All six women are left with intense emotional trauma after leaving Vietnam; Leeann is fighting an evolved, more deadly self-hatred that threatens her mental well-being. To me, it sometimes seems like I am so far separated from the Vietnam War. At this time so many people were massacred, and the American youth sent to fight regularly witnessed tragedy. I think my separation from this time is subconsciously for protection, because when I think about all those tragedies happening to people like me, people younger than me, I get so sad and angry.
This is why a play like this is so important to produce now, in 2016. We cannot forget the terrible moments in our history, because we need to learn from them (cheesy!). And by not shying away from what diversity looks like in America today, it makes this far away time a little more tangible.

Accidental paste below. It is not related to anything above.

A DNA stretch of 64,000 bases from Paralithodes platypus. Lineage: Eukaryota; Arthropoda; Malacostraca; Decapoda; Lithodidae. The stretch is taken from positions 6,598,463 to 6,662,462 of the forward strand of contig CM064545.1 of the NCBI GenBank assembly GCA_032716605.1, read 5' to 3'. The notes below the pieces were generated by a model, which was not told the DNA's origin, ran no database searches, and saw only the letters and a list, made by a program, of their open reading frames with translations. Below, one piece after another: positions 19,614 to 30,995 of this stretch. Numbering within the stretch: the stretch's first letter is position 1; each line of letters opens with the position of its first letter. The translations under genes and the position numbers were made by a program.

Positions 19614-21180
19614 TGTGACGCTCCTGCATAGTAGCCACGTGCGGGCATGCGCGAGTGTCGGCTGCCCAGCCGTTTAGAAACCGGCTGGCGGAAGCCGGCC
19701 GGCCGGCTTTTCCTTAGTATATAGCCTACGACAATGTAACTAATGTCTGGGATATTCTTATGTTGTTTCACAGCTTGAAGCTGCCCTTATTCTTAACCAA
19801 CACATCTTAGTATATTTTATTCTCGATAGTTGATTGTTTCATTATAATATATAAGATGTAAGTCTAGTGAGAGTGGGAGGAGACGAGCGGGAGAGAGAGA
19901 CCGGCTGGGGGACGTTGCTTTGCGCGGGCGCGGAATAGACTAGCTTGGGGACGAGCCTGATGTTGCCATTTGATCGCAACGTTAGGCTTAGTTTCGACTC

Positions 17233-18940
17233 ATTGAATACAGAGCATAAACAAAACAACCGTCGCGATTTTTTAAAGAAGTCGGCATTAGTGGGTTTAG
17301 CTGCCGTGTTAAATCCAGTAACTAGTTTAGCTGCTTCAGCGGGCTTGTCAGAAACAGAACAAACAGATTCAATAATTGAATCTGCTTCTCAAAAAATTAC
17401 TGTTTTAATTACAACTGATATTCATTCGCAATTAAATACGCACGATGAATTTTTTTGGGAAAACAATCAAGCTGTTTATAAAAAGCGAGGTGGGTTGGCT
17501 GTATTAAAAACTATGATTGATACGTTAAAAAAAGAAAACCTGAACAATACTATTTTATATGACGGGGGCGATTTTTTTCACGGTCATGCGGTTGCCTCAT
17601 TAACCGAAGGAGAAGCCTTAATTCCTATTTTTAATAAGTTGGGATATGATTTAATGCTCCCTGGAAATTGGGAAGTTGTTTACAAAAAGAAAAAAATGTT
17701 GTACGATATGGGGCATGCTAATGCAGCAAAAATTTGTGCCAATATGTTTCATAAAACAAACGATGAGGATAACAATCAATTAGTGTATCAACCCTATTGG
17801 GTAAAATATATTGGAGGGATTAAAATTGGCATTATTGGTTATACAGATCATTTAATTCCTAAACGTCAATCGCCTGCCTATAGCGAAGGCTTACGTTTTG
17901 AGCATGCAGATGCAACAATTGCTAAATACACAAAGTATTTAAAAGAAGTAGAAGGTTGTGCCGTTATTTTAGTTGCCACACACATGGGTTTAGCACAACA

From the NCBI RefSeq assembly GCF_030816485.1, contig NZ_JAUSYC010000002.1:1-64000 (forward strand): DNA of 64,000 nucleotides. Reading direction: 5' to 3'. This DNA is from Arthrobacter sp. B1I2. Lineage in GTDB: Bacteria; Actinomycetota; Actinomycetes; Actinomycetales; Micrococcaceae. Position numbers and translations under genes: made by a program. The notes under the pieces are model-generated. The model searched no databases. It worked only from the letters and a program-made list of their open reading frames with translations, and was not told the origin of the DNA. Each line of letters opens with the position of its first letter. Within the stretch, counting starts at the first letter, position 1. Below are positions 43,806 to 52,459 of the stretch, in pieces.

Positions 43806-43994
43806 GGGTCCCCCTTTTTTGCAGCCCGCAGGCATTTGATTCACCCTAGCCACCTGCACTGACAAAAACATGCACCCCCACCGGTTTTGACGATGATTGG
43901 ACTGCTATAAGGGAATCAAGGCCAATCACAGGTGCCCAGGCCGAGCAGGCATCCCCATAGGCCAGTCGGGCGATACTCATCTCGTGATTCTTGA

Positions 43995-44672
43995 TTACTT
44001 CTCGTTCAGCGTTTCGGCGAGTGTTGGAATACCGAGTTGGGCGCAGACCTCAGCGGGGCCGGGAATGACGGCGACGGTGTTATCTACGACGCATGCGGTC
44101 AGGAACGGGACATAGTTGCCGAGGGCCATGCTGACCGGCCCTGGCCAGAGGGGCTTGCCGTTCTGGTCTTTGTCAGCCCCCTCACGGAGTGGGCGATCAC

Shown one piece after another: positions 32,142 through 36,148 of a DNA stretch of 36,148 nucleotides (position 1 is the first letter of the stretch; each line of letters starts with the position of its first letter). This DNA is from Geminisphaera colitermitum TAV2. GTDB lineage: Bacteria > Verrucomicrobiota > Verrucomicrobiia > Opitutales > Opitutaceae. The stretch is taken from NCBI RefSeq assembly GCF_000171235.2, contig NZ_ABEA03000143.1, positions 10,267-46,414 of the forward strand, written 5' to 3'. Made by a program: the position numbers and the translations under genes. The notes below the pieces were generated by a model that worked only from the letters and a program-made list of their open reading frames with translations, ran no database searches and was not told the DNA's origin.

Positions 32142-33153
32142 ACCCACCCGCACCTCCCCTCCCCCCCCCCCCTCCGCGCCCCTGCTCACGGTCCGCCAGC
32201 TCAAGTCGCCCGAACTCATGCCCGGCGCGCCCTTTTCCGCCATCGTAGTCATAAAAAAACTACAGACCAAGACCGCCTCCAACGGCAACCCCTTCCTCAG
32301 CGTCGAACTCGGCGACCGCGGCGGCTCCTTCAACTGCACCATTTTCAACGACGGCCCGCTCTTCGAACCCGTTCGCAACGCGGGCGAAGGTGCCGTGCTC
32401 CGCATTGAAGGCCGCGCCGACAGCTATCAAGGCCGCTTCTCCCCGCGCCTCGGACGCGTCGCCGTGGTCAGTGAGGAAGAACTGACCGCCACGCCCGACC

I hope you come see our show! We have all been working hard for many months to give these stories the integrity and understanding they deserve, and we can’t wait to share it with you (awwwwww)!
Photography by Al Zayed.
A Piece of My Hearts opens May 6th, 8pm. Tickets $15 Advance, $10 Student & Senior, FREE to All Veterans
Zoe Agapinan is a Chicago based actor, writer, and improvisor. This is her second show since moving to Chicago — Yay! She graduated from the University of California, Santa Cruz in 2015 with a BA in Theater Arts and a minor in Economics. Her favorite roles while at UCSC include Paula in “Fefu and Her Friends,” Phebe/Adam in “As You Like It,” and Loretta in “The Congressladies.” She currently studies improv and comedy writing at the iO Theater and the Second City. Zoe would like to thank her friends, the Frain family, her lil sister Jasmine for everything ever, and Chicago Danztheatre Ensemble.
A Piece of My Heart: Getting into Character with Erick Rivera
Erick here from CDE’s upcoming production of A Piece of My Heart. For those of you who are unfamiliar with the play, it follows six women through their individual experiences during and after the Vietnam War. Based off of the book by Keith Walker, the play expounds on the lives of real women who served in the Vietnam War; what they saw, what they did, and the unanticipated aftermath that challenged them upon their return home.